Have you ever missed the opportunity to thank someone? Have you ever wondered if your efforts were appreciated? One Metro Vancouver man has set out to publicly thank people every day for a year in his own personal Gratitude Challenge.
High school teacher Randy Sangha has set out on the mammoth task of thanking people publicly online for 365 days in an effort to spread his gratitude outward. From writing about bullying to mental illness, to thanking people who have changed his life’s course in even the simplest of ways, his gratitude challenge has had more of an impact on him and the people who read it than he ever anticipated.
It began as a journey to mark his 50th birthday. “I wanted to pay gratitude and respect back to people who have gotten me here. 50 is a milestone- what better way of doing this. There have been hundreds of people who have gotten me to 50. I’m going to pay it back.” Sangha said.
In one post on his experiences of being bullied, Sangha writes about being overweight and constantly picked on in his PE class, which affected his self-esteem for years. “The hardest post to write was about bullying- I actually cried, that one was very emotional.” Sangha said, “I actually had to stop writing it and was about to delete it because it was raw, I had never touched those emotions before.” In terms of emotional writing, Sangha is not afraid to go there. “Coming clean about my separation. Thanking my daughter and admitting that I’m not a perfect dad. Those ones were the tough ones.”
Publicly acknowledging people was an important part of Sangha’s process: “You don’t know how many people have said to me, ‘Wow. I needed that’. They don’t get that gratitude, so that’s why I wanted to make it public rather than personal. And I didn’t share it with one person, I think other people need to know.”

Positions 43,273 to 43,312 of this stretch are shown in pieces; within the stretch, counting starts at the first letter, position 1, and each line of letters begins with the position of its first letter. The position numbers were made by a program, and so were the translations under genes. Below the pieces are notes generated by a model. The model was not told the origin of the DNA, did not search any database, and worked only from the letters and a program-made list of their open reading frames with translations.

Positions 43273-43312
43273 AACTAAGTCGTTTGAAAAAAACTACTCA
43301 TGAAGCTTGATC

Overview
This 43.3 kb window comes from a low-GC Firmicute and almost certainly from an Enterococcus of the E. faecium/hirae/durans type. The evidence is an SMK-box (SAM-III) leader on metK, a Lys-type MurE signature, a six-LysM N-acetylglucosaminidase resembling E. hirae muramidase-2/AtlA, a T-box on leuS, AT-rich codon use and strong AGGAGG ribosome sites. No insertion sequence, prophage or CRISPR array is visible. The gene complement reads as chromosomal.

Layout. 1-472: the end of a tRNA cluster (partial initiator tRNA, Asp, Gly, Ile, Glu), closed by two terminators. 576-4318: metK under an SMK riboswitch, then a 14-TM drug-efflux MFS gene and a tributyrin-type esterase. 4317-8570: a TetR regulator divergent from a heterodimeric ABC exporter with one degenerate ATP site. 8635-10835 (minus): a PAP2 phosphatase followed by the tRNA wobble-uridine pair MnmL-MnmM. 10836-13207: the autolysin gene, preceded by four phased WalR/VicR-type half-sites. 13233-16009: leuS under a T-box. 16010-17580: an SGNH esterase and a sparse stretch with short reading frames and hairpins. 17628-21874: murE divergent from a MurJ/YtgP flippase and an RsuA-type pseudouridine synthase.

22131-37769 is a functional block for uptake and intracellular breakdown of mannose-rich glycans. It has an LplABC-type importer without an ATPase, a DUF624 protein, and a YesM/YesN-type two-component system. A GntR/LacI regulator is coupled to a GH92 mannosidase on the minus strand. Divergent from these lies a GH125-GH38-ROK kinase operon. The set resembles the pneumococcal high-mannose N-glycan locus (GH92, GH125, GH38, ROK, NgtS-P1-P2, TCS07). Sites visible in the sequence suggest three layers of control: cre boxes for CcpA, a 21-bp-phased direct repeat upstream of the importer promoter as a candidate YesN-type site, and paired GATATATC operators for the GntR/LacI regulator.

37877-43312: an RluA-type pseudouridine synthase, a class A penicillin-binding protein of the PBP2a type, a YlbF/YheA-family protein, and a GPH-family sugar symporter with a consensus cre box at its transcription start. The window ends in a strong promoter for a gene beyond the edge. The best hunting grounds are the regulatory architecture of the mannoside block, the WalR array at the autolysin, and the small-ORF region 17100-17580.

Friend Dale Eklund, who Sangha thanked on his blog for his support and motivation, had a hard time putting into words the impact Sangha has had: “For me, Randy has taken the craziness of the human experience and turned it into a learning experience for himself and anyone who reads his work. His mission as a teacher doesn’t stop at the school walls.”
After moving his gratitude posts from his Facebook page onto a blog, his work has started gaining steam with readers. “Now that I know there’s readership, I’m a little nervous. It’s raw. I’m putting my heart out. I feel empowered and I feel like I’m making a difference. In the beginning I was scared, and I wasn’t sure if I should be doing it and how it was going to affect other people. But I think it’s important to thank all those people who made me who I am today.”
Some of his posts find him thanking Justin Trudeau, Mariah Carey and Brad Pitt- but always for genuine reasons. “Some of them are frivolous. I thank Brad Pitt and Johnny Depp for turning 50, but it paved the way for me to accept turning 50 in this celebrity obsessed world.”
Randy has been teaching psychology and marketing in high schools for 24 years and has found that even his personal challenge has become a teaching moment. “Someone told me, ‘I’m going to do this [gratitude challenge]. I’m not going to do a year, I’m going to do a month of gratitude.’ I thought, that’s awesome. A week, a month, a year is tough. I tell my students, and my students are amazed. I think it is inspirational for people.” Sangha said, “Even if they don’t do it in a written format, they’re just going to tell someone ‘thanks, you mean a lot’. I’m happy about that.”
Along with 365 Days of Gratitude, Sangha has created numerous challenges for himself over the years. “I did 30 days of no alcohol. I’m on year two, month ten of a picture a day on Instagram with a monthly theme.” Sangha added; “I do challenge myself, I think people can become complacent and just go through life and go through the motions. When I do these things I have a plan, I’m accountable to myself. I made a commitment, and I post it publicly so I have witnesses.”
Aside from improved happiness and well-being, it seems as though the effects of the Gratitude Challenge will be felt for some time to come. “It’s been beneficial for me, it makes me feel so good. What I didn’t realize [would happen] is that other people have messaged my privately and said ‘thank you for doing this’. With the gratitude challenge so many conversations have started. And living in the moment. I’m practicing what I’m preaching.”
Whether you jot down a few things your thankful for or make an effort to tell someone how much you appreciate them, a little bit of gratitude will take you far.